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    There is certainly method in your madness;) Of course you havent factored in the low maintenace costs of a diesel.
    Once they are set up correctly they only need a regular oil/filter change which anyone can do in half an hour:D
    No more having the car sitting at a mechanics having it plugged into some machine,getting a big bill and not knowing what they have done to the engine,if anything:mad:
     
  3. ChuckB

    ChuckB SILVER Star

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    I don't know where you live but gas is $3.15 here :flipoff2: But I'm totally onboard with what your saying!!! :beer: :beer:
     
  4. Fourrunner

    Fourrunner SILVER Star

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    Anywhere but California is gas around 2.80/gal and by his signiture it looks like he lives in New Hampshire...
     
  5. Ryan S.

    Ryan S.

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    Thanks for that info, I've been wondering that for some time. I've thought to myself and heard others say that you can buy alot of gas for the price of a diesel conversion, so it's good to know about where the payoff is.
     
  6. freeamerica

    freeamerica

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    I'll play along just to be the Devil's Advocate:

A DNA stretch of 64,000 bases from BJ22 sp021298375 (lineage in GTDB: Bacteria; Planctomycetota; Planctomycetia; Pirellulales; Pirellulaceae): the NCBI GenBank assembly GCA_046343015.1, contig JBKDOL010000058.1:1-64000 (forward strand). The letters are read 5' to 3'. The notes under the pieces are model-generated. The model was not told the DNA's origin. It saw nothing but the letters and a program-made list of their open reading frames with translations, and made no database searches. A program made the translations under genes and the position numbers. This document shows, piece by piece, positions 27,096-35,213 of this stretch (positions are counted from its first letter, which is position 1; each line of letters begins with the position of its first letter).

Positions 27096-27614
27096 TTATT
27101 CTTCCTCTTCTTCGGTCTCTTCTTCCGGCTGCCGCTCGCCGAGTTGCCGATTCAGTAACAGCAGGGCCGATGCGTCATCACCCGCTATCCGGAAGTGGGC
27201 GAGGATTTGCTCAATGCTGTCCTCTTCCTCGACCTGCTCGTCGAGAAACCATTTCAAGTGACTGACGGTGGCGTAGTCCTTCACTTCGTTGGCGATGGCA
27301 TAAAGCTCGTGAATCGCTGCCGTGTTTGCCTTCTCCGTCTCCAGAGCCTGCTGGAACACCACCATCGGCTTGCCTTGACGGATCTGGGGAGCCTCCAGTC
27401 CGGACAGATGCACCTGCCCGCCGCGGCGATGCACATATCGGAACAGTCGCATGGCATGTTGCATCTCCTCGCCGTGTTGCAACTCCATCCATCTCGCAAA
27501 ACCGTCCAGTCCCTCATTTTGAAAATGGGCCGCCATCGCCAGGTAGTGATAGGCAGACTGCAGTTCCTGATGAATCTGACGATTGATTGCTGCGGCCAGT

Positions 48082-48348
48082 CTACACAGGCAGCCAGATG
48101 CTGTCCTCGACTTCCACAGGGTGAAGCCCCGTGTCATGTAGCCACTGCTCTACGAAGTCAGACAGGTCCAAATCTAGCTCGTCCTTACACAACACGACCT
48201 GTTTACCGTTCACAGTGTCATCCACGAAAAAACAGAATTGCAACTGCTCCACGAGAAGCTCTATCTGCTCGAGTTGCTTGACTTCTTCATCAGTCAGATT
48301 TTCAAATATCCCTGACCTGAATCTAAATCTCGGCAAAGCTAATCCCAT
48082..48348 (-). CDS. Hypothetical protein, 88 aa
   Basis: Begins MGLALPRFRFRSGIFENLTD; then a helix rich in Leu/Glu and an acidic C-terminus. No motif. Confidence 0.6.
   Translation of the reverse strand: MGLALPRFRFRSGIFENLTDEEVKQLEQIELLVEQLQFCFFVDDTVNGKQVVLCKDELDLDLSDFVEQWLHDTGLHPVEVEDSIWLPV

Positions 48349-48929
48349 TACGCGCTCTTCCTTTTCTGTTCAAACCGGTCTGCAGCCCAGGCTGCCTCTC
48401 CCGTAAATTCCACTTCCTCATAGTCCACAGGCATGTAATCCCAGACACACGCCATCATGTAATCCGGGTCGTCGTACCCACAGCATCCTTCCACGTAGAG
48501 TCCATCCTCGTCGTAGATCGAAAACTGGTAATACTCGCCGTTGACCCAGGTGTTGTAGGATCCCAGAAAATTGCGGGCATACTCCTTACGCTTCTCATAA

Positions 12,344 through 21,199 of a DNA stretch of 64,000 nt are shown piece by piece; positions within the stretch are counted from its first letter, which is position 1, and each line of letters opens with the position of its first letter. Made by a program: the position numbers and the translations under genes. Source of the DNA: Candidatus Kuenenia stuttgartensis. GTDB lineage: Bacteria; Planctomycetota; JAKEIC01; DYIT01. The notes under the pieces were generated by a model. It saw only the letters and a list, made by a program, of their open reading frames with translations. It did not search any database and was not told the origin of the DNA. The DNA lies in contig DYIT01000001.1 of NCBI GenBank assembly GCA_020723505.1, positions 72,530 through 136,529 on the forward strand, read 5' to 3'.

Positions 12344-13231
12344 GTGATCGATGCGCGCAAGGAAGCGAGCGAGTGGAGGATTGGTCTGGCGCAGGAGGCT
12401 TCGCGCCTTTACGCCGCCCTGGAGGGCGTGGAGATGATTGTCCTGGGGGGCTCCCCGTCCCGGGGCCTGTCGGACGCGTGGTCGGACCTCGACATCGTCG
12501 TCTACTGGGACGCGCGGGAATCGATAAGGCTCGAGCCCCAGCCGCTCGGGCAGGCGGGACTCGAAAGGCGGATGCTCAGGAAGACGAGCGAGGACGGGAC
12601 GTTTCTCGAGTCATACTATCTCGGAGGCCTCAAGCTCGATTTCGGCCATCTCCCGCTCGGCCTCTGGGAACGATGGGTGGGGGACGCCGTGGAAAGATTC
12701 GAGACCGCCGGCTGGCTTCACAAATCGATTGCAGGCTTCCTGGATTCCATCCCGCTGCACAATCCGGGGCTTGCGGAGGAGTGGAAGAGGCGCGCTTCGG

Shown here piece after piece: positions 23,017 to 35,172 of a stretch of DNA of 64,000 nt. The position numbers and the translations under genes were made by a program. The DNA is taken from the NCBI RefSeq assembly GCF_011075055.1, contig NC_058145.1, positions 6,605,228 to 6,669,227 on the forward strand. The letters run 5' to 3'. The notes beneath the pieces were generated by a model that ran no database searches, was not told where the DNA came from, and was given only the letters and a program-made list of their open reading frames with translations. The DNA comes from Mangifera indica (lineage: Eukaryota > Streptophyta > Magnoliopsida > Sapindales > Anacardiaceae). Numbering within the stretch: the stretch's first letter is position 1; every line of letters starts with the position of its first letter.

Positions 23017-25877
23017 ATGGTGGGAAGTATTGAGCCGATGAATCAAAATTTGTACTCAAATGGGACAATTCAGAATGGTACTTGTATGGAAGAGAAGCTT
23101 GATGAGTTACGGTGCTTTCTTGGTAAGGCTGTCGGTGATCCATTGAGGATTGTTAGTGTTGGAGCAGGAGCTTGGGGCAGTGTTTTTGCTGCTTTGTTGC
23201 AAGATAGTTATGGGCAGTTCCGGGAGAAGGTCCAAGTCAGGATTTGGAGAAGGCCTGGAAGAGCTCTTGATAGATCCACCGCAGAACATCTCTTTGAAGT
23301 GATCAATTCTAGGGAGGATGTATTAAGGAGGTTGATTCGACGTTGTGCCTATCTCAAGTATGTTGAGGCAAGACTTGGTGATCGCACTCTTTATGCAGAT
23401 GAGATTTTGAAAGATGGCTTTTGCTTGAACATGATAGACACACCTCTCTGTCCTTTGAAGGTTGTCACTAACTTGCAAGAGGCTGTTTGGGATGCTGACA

ASSUME:
    Maintenance costs not factored into this exercise
    Diesel conversion includes full rebuild/0-mile engine (not likely for $10K!!!)
    2F has just had a full rebuild/0-mile engine (add $4000 without)
    No "coolness" factor for diesel conversion
    No accounting for "alternative" diesel fuels and their costs
    ___________
    My real-world mileage for my FJ60 = 14 mpg AVE
    My real-world gasoline cost = $3.00/gal (Low-end of Seattle area prices)
    Gallons consumed in 200,000 miles = 14285 gallons
    Cost at a fixed current gas price = $42855.00

    Most of the numbers I've seen/heard on diesel mileage are in the 25 mpg (Imperial) as most diesels are obviously non-US, so multiply by 0.83 to get US mpg.

    Converted diesel mileage to USGal = 20.75 mpg